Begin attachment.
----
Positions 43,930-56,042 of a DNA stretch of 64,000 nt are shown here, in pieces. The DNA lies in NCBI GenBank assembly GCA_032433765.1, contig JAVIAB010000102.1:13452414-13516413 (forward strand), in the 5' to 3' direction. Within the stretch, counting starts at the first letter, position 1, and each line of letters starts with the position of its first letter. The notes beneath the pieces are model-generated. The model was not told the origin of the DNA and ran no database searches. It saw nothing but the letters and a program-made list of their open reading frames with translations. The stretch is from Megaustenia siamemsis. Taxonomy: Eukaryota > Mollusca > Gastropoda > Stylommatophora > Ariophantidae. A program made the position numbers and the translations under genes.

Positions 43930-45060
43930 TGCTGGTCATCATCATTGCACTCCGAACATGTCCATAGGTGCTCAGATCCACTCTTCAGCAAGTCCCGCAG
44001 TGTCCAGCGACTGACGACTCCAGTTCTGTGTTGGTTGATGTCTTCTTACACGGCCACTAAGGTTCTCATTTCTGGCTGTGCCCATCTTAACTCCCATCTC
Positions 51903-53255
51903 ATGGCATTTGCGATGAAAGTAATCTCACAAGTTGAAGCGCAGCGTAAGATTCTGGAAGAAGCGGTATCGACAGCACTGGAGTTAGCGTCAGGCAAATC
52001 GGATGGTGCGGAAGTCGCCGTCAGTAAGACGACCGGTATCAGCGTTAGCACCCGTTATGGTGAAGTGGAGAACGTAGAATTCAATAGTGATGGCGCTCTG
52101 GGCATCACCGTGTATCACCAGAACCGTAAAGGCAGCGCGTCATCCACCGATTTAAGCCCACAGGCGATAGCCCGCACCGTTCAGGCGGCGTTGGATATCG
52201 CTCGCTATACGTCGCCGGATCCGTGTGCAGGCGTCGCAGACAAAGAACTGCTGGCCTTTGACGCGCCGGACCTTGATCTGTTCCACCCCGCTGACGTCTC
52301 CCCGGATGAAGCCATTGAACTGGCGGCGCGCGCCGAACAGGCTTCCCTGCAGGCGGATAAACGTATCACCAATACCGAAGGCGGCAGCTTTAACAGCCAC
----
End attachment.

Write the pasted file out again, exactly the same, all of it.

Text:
Positions 43,930-56,042 of a DNA stretch of 64,000 nt are shown here, in pieces. The DNA lies in NCBI GenBank assembly GCA_032433765.1, contig JAVIAB010000102.1:13452414-13516413 (forward strand), in the 5' to 3' direction. Within the stretch, counting starts at the first letter, position 1, and each line of letters starts with the position of its first letter. The notes beneath the pieces are model-generated. The model was not told the origin of the DNA and ran no database searches. It saw nothing but the letters and a program-made list of their open reading frames with translations. The stretch is from Megaustenia siamemsis. Taxonomy: Eukaryota > Mollusca > Gastropoda > Stylommatophora > Ariophantidae. A program made the position numbers and the translations under genes.

Positions 43930-45060
43930 TGCTGGTCATCATCATTGCACTCCGAACATGTCCATAGGTGCTCAGATCCACTCTTCAGCAAGTCCCGCAG
44001 TGTCCAGCGACTGACGACTCCAGTTCTGTGTTGGTTGATGTCTTCTTACACGGCCACTAAGGTTCTCATTTCTGGCTGTGCCCATCTTAACTCCCATCTC
Positions 51903-53255
51903 ATGGCATTTGCGATGAAAGTAATCTCACAAGTTGAAGCGCAGCGTAAGATTCTGGAAGAAGCGGTATCGACAGCACTGGAGTTAGCGTCAGGCAAATC
52001 GGATGGTGCGGAAGTCGCCGTCAGTAAGACGACCGGTATCAGCGTTAGCACCCGTTATGGTGAAGTGGAGAACGTAGAATTCAATAGTGATGGCGCTCTG
52101 GGCATCACCGTGTATCACCAGAACCGTAAAGGCAGCGCGTCATCCACCGATTTAAGCCCACAGGCGATAGCCCGCACCGTTCAGGCGGCGTTGGATATCG
52201 CTCGCTATACGTCGCCGGATCCGTGTGCAGGCGTCGCAGACAAAGAACTGCTGGCCTTTGACGCGCCGGACCTTGATCTGTTCCACCCCGCTGACGTCTC
52301 CCCGGATGAAGCCATTGAACTGGCGGCGCGCGCCGAACAGGCTTCCCTGCAGGCGGATAAACGTATCACCAATACCGAAGGCGGCAGCTTTAACAGCCAC